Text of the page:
Uhuh….

We go back to level one. By this stage we had found an Egyptian guy walking about the police station, also looking for a visa extension. Strength in numbers! Our policeman guide takes us to a room overlooking the front entrance, where the 20 or so coppers were having a smoko on my way in. Our copper shouts to the other coppers, “Ya! Habibi! Hun Ustraliii wa Misrii visa something something bassporrr something!” (You can imagine your own translation for that one).

Copper-friend takes us back to the lift. We get in. Door closes. I extend my hand and tell him my name is Ed. He says “Australia beautiful.” I agree and tell him Jordan is also beautiful, especially Amman (*cough*). He says thanks. Shakes my hand again  and says “my name is Hamzeh. I love you.” 

Hamzeh. Thank you.

The door opens. In front of us stands a furrowed-brow attached to a man in a Jordanian police uniform. He looks at me, the Egyptian and Hamzeh. We step out of the lift. Hamzeh tells the uniformed furrow-brow that we’re after visa extensions. He turns to the Egyptian and starts to yell, for at least one minute, about what I got was something to do with “Egyptian” and “dogs”. Once done, the Egyptian scurries. Ouch. We re-enter the lift.

Exiting on the second floor (hello, old friend),  we enter the u.f.b.’s office. He sits down and takes my passport (Hamzeh left us at the lift). UFB looks a the passport. He looks at me. I say, “how’s it going?”. He says, “not…. fine….”. “Bad day?”, I say. He looks at me, says nothing.

(Imagination: “oops”). 

UFB closes my passport. He looks at me. He says “Bukra”. I say “Tomorrow?”. He says “Yes”.
Sigh. Pipped at the post.
And that was that. I should probably watch my mouth… UFB’s are just so funny, though. What are you gonna do but have a go?
So tomorrow I might be able to extend my visa. Either that or a border run. Can’t leave yet, work’s not finished! But it’s getting there… Ok, later.
PS. The photos on this post are from a few days I spent by the sea in Aqaba last week… Sorry, punters, no cage photos exist.



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About edgiles

Ed Giles is an award-winning Australian multimedia journalist based in Melbourne, Australia. Formerly based in Cairo, Egypt, Ed works with photography, video and multimedia production methods to explore in depth, human stories. In 2011, Ed was awarded a Walkley Award for Online Journalism, Australian's highest honour in the trade, for work with the Australian Broadcasting Corporation's Online Investigations Unit. In 2013, he was nominated for a second Walkley award, the Nikon-Walkley Award for Feature Photography, for work covering the overthrow of Egypt’s first democratically elected President, Mohammed Morsi, for Getty Images. Ed has also received the Australian Council of Deans of Education Award for Emerging Journalists in 2011, and a United Nations Media Peace Prize for Online Reporting in 2010. Ed has worked in Iran, Israel/Palestine, Syria, Lebanon, Jordan, Egypt, Greenland, Burma, Nepal, the Caribbean Islands and French Polynesia, among other corners of the world. His work has been published and distributed by The New York Times, The Guardian, The Washington Post, The Wall Street Journal, The Sydney Morning Herald, The Independent (UK), Getty Images, Reuters Editor's Choice, ABC 7.30 Report, ABC Lateline, ABC News 24 and ABC News Online, The Age, The Herald Sun and The Jakarta Post. Ed’s photographic work is represented by Getty Images.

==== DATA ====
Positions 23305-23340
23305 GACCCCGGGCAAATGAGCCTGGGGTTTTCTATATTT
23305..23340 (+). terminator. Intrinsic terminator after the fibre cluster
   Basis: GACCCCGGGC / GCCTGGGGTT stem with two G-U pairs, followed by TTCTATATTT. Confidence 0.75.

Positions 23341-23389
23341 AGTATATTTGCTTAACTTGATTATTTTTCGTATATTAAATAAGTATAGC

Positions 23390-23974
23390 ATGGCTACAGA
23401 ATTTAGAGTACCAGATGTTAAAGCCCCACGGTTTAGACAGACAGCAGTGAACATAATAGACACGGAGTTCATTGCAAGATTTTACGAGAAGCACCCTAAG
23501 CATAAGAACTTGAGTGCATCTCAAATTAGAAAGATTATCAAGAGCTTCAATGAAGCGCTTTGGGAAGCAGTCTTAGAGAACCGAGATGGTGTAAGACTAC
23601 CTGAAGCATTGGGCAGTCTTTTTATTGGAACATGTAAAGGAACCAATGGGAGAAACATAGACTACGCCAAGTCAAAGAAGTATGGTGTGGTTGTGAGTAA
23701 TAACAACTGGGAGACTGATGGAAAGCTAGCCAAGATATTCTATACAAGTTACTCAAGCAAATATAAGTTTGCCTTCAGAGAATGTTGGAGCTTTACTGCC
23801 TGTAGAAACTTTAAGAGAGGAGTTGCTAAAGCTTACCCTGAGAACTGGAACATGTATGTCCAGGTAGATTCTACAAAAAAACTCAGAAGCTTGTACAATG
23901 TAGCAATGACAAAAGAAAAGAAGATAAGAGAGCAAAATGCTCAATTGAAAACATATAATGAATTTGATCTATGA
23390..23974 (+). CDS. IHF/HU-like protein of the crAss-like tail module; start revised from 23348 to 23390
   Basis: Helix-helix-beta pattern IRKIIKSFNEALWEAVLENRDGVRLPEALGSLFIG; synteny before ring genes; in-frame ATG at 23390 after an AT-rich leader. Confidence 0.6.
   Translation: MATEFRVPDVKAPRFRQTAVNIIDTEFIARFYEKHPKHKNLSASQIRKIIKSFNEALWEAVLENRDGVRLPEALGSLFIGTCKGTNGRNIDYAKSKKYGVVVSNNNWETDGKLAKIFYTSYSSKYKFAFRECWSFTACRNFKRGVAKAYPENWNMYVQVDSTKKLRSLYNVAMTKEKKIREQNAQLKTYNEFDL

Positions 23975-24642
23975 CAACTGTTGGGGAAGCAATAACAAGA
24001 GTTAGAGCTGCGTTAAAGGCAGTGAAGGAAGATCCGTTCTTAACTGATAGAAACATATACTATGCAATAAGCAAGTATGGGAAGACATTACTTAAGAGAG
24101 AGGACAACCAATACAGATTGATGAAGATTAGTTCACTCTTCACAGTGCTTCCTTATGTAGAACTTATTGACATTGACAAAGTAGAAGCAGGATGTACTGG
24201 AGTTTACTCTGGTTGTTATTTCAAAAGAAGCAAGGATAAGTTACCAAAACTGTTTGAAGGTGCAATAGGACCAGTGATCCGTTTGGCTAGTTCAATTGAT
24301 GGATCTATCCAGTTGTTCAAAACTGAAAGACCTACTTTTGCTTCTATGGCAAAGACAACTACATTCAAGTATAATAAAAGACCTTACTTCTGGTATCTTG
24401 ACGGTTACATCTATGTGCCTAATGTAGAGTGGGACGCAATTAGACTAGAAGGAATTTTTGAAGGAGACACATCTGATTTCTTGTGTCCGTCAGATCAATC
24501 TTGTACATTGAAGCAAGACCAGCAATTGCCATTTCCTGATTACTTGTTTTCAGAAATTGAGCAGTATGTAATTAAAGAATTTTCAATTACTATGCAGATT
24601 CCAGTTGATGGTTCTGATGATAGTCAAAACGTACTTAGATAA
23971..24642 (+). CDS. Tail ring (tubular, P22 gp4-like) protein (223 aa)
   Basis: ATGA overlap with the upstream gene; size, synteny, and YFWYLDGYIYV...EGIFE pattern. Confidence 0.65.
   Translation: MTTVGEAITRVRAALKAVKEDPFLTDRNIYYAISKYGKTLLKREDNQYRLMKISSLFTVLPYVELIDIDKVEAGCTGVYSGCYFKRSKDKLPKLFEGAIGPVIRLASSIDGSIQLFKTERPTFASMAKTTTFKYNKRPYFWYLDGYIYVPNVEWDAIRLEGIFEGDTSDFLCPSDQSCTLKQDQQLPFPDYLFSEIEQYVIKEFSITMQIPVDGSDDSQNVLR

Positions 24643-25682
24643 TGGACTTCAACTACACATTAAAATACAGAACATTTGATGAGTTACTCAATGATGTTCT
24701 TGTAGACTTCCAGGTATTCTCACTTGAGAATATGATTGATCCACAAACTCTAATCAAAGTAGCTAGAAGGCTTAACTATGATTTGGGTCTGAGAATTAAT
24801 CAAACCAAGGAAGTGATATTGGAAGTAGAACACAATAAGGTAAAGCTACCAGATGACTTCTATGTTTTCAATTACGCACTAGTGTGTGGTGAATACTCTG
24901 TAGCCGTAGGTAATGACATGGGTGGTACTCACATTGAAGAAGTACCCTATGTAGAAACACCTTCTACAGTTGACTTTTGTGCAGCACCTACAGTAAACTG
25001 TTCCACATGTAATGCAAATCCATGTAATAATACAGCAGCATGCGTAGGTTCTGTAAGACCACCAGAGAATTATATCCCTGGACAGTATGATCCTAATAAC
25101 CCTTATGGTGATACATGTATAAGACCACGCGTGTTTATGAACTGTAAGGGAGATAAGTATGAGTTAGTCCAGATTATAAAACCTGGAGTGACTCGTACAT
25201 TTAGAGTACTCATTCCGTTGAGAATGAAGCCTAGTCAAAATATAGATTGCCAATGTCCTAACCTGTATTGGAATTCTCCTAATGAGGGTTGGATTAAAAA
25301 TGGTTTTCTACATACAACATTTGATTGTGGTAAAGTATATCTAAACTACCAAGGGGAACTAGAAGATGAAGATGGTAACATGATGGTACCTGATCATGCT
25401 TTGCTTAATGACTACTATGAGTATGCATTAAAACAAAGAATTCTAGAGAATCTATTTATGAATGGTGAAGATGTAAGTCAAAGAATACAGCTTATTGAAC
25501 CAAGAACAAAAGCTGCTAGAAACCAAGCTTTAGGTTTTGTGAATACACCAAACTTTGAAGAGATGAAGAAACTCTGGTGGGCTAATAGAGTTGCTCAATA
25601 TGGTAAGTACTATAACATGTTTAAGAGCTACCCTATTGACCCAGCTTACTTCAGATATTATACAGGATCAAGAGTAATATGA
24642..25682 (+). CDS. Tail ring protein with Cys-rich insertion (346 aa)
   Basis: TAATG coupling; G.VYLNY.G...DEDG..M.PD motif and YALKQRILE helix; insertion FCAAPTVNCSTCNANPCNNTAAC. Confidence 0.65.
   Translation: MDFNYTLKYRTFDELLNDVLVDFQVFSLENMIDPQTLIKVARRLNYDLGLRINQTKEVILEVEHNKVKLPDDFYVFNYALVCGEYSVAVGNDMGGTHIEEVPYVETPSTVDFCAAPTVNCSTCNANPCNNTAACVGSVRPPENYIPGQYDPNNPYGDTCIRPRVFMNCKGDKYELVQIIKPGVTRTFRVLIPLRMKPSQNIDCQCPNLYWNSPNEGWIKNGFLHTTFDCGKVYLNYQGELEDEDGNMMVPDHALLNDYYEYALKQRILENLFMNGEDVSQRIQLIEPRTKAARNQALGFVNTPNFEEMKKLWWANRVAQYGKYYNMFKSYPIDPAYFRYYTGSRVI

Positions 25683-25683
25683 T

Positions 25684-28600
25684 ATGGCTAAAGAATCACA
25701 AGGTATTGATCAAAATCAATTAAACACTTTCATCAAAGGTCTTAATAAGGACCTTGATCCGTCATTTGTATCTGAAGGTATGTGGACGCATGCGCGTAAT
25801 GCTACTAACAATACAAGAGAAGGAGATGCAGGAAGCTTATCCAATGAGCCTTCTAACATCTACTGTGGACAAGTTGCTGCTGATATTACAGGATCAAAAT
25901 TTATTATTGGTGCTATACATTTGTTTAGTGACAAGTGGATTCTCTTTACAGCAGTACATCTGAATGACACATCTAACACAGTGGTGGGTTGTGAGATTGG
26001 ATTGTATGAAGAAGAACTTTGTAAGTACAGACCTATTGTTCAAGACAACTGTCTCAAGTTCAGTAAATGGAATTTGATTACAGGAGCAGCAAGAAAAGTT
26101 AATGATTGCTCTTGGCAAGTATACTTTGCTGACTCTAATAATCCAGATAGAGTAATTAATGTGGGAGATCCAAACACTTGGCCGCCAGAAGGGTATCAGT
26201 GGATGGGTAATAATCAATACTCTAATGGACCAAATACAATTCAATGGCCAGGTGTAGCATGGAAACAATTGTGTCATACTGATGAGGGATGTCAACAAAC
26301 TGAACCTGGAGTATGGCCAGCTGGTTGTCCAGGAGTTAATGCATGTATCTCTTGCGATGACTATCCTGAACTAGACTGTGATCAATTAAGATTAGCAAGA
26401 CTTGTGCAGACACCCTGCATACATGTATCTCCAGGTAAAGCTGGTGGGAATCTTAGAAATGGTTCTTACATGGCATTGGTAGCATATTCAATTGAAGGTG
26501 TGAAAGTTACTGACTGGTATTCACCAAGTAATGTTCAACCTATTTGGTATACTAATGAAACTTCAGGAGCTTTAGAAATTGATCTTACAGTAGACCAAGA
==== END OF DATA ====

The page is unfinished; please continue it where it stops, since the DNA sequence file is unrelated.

7 comments

  1. Mike

    GREAT blog post, ed. It’s like I was there and could understand imaginary arabic!

  2. Lanny

    Ah, the old ‘Go to renew your visa and instead find love’ story. Thanks for a good read Ed, please keep them coming 🙂

  3. Update: I went back today to try again:

    Me: Hi
    UFB: smiles
    Me: Visa?
    UFB: Bukra
    Me: Tomorrow?
    UFB: Tomorrow
    Me: Thanks… (leaves)

  4. UPDATE!

    I got a visa extension today. UFB, my old pal, who had told me twice to come back tomorrow, today again told me to come back tomorrow.

    But, I prevailed. I just stood there. And then he gave me a visa extension. Odd yet true. Now I can stay!

  5. Warwick Giles

    Thanks Ed you write well and I could just imagine I was watching it all unfold.

    Love dad

  6. Wes

    I love it, when all else fails, just stand there.
    Ed: Wahid, Wahid!!!!!

  7. I must say this is a great article i enjoyed reading it keep the good work